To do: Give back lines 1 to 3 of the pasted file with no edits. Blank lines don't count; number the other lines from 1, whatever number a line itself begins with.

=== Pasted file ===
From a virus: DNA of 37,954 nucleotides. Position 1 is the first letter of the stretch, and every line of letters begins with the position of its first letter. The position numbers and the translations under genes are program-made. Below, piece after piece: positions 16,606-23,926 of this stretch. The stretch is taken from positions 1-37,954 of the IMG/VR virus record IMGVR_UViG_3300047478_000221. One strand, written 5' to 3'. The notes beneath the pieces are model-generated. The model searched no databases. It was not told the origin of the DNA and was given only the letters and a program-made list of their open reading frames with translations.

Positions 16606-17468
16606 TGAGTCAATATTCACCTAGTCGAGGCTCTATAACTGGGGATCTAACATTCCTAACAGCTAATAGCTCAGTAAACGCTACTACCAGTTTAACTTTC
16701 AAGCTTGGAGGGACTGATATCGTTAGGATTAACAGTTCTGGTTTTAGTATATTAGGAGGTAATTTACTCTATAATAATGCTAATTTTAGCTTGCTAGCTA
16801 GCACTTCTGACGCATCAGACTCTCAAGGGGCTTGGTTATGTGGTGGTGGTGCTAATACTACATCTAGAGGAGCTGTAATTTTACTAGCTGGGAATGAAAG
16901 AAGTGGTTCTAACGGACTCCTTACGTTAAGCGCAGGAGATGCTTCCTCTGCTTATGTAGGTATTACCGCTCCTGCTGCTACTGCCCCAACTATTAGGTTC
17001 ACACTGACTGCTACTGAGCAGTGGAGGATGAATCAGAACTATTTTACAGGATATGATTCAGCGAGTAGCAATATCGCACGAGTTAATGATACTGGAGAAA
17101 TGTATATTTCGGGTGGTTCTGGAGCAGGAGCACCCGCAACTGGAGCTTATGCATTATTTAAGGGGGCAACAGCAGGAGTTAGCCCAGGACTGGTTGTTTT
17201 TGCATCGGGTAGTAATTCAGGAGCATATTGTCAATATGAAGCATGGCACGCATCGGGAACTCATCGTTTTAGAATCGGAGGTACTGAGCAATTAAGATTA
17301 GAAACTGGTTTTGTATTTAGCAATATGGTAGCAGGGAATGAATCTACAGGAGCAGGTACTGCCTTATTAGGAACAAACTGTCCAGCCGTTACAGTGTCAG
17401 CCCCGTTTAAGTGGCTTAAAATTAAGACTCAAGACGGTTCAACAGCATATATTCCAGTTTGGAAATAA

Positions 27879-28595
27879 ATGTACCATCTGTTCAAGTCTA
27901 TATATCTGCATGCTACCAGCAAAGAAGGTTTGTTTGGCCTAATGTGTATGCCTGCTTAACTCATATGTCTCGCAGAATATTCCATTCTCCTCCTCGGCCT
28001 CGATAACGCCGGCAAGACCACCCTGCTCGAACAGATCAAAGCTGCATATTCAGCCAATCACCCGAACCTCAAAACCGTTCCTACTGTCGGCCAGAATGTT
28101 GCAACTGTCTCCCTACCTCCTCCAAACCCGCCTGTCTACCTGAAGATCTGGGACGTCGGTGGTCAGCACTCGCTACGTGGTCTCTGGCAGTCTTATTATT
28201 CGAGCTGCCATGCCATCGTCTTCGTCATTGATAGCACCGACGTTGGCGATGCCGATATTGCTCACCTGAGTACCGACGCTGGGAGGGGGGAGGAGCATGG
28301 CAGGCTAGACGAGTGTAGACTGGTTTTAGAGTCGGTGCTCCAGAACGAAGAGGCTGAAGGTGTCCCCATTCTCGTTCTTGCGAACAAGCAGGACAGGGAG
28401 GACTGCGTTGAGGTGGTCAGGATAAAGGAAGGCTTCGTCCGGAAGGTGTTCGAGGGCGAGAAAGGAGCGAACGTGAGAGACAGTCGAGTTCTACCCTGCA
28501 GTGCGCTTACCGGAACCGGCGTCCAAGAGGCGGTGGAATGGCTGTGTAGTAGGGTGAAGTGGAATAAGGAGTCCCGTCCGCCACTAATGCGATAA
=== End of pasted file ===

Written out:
From a virus: DNA of 37,954 nucleotides. Position 1 is the first letter of the stretch, and every line of letters begins with the position of its first letter. The position numbers and the translations under genes are program-made. Below, piece after piece: positions 16,606-23,926 of this stretch. The stretch is taken from positions 1-37,954 of the IMG/VR virus record IMGVR_UViG_3300047478_000221. One strand, written 5' to 3'. The notes beneath the pieces are model-generated. The model searched no databases. It was not told the origin of the DNA and was given only the letters and a program-made list of their open reading frames with translations.

Positions 16606-17468
16606 TGAGTCAATATTCACCTAGTCGAGGCTCTATAACTGGGGATCTAACATTCCTAACAGCTAATAGCTCAGTAAACGCTACTACCAGTTTAACTTTC